Earthlink store

TechCrunch posted about Earthlink this morning, in a post titled “When did Earthlink get so cool?“. While I don’t agree that they’re doing anything unusual here, I was surprised to see mention of two Earthlink stores that have opened, one in Seattle and one here in San Francisco. As it happens, the San Francisco one is just a couple blocks from my office.

Earthlink store, San Francisco

I walked down there this afternoon to get a few pictures and talk to the people inside. This is more of a showroom than a store, really. It’s been compared to an Apple store, but it’s actually much more like of those old Gateway store/showrooms, in that they don’t actually sell any physical products. It exists solely to showcase various Earthlink services and entice people to sign up.

It turns out they’re not only selling wireless internet access now, but mobile phone service as well as a bunch of other tangentially-related stuff. Strange directions they’ve taken these days. Additionally, in an example of brand necrophilia that would make AOL proud, they’ve also resurrected the Mindspring name to sell some sort of Skype-like software VoIP software and service.

The guys I talked to in the Earthlink store were friendly, filling me in on what they’re doing with these showrooms and giving me permission to take a few pictures. Until, that is, the store manager saw me. He was confrontational from the first, standing directly in front of me, less that two feet from me and trying to put his hand on my shoulder until I moved back slightly. He wanted to grill me on what I was doing taking pictures, but I simply told him that I had already asked for and been given permission by two other employees. After asking why I wanted them and what I was going to do with them, he grudgingly said I could take them as long as I didn’t get an Earthlink logo in any of them. As you can see, that would be nearly impossible to avoid, as they’re covering every available surface. His reason for wanting me to avoid photographing them? Copyright. sigh Since I had already gotten some pictures I told him I’d put the camera away, but couldn’t resist advising him to read up on what does and does not constitute copyright infringement.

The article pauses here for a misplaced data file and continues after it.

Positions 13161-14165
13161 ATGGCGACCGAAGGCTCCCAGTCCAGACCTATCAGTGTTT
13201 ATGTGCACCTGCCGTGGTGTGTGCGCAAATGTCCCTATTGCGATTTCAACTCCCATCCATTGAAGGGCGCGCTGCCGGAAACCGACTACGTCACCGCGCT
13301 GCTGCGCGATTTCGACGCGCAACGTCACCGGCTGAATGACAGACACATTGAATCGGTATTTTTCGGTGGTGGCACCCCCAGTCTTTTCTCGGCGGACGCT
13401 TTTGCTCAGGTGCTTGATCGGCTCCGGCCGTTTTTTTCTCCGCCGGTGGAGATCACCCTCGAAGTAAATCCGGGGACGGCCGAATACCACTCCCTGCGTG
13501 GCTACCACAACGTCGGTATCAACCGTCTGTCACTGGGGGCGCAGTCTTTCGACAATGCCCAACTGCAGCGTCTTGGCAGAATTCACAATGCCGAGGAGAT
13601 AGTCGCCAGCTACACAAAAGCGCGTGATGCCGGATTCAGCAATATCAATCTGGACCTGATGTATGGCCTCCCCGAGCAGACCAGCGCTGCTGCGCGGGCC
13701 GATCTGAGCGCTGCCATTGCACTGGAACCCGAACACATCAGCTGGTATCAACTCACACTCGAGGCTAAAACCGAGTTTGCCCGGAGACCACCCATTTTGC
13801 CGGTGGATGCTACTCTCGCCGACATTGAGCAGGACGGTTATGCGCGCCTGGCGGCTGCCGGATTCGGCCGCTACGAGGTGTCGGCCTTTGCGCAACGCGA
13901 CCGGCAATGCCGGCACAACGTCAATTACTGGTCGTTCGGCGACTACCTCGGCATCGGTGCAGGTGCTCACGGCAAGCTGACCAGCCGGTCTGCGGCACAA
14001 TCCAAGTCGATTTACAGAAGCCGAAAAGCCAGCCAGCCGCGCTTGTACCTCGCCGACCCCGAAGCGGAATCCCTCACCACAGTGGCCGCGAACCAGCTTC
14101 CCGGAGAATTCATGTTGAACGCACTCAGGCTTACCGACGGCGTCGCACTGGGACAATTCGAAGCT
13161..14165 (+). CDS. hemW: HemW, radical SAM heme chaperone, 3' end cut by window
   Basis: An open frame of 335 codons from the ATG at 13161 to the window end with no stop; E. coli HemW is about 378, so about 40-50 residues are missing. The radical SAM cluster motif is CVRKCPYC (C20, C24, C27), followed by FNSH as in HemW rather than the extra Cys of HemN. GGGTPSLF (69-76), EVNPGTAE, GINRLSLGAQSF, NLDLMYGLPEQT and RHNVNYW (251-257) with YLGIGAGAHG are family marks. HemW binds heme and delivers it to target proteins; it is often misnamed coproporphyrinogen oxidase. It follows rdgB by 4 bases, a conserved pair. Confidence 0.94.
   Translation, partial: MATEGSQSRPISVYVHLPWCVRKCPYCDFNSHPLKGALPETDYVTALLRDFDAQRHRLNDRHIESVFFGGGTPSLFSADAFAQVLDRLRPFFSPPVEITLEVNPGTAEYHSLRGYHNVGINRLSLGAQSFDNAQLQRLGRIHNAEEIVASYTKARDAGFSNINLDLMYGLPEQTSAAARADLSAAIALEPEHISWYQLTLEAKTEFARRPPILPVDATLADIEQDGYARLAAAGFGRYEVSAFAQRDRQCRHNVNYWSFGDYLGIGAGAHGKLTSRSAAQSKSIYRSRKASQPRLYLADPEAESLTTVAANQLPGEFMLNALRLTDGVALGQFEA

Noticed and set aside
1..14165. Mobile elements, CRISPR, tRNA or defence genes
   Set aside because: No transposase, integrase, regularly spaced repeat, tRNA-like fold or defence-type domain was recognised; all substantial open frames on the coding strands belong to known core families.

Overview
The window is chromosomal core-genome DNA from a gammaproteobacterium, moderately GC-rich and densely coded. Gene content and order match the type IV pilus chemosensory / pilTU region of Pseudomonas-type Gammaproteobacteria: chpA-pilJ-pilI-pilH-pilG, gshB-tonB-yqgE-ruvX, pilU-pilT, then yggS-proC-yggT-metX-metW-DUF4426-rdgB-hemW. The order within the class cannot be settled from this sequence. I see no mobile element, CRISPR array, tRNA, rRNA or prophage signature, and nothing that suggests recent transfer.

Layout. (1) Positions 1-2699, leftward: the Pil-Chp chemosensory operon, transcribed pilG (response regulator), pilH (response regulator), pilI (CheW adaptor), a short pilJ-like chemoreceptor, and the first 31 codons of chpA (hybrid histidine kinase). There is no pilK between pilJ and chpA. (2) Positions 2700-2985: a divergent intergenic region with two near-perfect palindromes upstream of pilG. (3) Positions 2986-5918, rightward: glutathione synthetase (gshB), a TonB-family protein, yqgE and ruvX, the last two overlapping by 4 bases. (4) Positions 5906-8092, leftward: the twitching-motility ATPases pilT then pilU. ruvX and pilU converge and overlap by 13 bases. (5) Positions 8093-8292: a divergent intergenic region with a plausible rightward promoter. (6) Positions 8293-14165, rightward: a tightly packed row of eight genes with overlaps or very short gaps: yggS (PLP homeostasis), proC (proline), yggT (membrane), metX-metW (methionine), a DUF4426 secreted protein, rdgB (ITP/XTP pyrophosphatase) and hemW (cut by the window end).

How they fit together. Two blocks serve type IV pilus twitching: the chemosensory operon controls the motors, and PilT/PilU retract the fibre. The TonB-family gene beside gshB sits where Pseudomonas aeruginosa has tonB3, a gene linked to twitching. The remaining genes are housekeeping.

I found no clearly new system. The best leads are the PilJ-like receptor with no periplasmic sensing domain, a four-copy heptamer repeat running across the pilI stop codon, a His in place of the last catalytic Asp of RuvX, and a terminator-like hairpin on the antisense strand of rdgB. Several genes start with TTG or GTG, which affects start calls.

More pictures


Dave Coustan says:

Thanks for stopping by the store. I don’t think it’s totally a fair comparison with the Gateway stores; we’re not trying to sell computers, we’re selling voice and access services which themselves are services you get at home. So “buying a product” like TrueVoice and Line-powered Voice would entail qualifying and then signing up. There’s no additional step you’re missing by going to the store, checking it out, and ordering it. I haven’t been to that location, but I believe we do also sell Helio phones there (in addition to our voice and access services). One of the main goals of the stores is to showcase our DSL and Home Phone Service (LPV), which is a technology unique to us and our Covad partnership.

I like your photos and I’m not sure what the problem would be with you taking pictures inside. If you know the name of the person who asked you not to, can you e-mail it to me? If there’s a policy I don’t know about, that’s my bad, but if not I’d like to get some clarification.

Kenn Christ says:

Hi Dave. I only brought up Gateway because the Earthlink store has been compared to the Apple stores. Because they’re more showroom than retail establishment, I thought a better comparison could be made to Gateway showrooms. I could have used a mobile phone carrier store here instead — think T-Mobile or Verizon stores — but while those are also focused on the service, they sell more physical products as well. None of these are perfectly equivalent, of course.

I didn’t get the store manager’s name, but it’s no big deal. A lot of stores don’t allow photography inside (although they rarely have a good reason for that), so it’s really no problem. I just wish he had been a bit more courteous about it, not so confrontational.